Who’s Hands Are Behind the Bars? (#Prisonworld Guest Blog)
Guest Blog Submission to PrisonWorld
by Stephanie Cornett, Chief Soul Shaker, Founder and President of Beautiful Forces
The hands above belong to someone we typically think of when we think “prisoner”. They belong to a man. More increasingly the hands behind those bars look more like this:
At ever increasing rates, wives, sisters, daughters and mothers are finding themselves behind bars, most often for drug or property offenses, not violent crimes. The “war on drugs” is catching up to women who now are incarcerated at 1.5 times the rate of men. More than 250,000 women are incarcerated and over 1 million are under the supervision of the justice system (jail, prison, probation or parole). So, chances are you know a woman or girl who has been in jail or who currently is behind bars.
If you do know a woman who has been locked up, you know that she often struggles not only with substance abuse, but with mental illness and a history of physical and sexual abuse. She may have had to leave her children behind with relatives to care for them until she can return. Sometimes, she is even pregnant upon entering (1 in 25 in state prisons). The impact this is having on women prisoners, their children and families is crushing. The toll it is taking on our society is immeasurable.
The services, policies and attitudes in our prison system have not caught up to the increasing percentage of women being incarcerated. Programs are needed that allow women to maintain contact with their children and, when the time comes, to re-enter society as healthy, happy people who can go back to their family and their children and make a better life for themselves. In prison, as in the rest of American society, inequalities between male and female still exist. You would think having over 1 million women in the system, would force the system to adjust. You would be wrong.
One would expect for women to at least have access to the same programs that already exist for men, right? You would be wrong again. For example, a parenting program exists in the eastern U.S. that allows parents to videotape messages for their families, including bedtime stories for their children. Great program. I applaud the developers of the program and the prisons that make it available. However, while this is available in 27 men’s prisons, it’s available in only 2 women’s prisons. And guess what? In the women’s prisons they don’t even get to videotape. They only have access to audiotaping the messages.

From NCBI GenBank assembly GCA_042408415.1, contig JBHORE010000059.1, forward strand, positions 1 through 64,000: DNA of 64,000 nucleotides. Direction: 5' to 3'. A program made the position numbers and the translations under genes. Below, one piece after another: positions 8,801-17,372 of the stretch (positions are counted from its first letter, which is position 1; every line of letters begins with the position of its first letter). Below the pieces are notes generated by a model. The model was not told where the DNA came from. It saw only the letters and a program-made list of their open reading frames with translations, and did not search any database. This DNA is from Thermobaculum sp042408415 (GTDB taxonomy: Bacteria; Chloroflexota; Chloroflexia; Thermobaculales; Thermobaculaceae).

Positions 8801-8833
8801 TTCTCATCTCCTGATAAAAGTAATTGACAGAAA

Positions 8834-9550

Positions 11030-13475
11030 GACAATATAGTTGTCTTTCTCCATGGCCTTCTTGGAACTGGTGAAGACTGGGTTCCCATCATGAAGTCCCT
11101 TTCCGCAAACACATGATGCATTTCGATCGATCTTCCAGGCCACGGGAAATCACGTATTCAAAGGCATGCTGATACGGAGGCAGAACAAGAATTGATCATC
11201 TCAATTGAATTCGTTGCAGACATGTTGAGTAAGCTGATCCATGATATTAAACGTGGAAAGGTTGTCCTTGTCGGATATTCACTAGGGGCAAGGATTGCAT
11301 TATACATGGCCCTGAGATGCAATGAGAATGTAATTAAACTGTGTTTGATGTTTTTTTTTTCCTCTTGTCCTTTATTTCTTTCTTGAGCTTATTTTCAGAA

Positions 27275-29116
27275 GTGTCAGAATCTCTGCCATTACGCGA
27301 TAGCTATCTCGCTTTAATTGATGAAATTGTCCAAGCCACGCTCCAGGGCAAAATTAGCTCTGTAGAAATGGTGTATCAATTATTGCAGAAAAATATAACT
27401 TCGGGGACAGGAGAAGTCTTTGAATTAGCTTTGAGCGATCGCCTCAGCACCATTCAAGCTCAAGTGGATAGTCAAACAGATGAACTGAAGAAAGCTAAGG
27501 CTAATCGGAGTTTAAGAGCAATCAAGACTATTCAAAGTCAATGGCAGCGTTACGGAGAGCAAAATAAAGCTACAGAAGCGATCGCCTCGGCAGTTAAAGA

The gap and the lack in services for women extends into the desperately needed area of substance abuse and mental health programs. Healthcare, especially pre-natal care, education and job training are all but missing. You know where this leaves women who are leaving prison and coming back to their lives? It leaves them desperate and unemployable, often turning right back to the employers who are available to them, drug dealers and pimps. THIS is criminal.
We must do better. We can do better. In our land of opportunity, we must not take all of the chances away from women just because they struggle with substance abuse or mental health issues. These wives, mothers, daughters, and sisters will be living in our communities and raising families alongside us. If they are going to change their lives, it’s going to take you and me and everyone we know shouting from the rooftops to help! I’m up on the roof…..adding my voice to the outcry. I hope you will join me.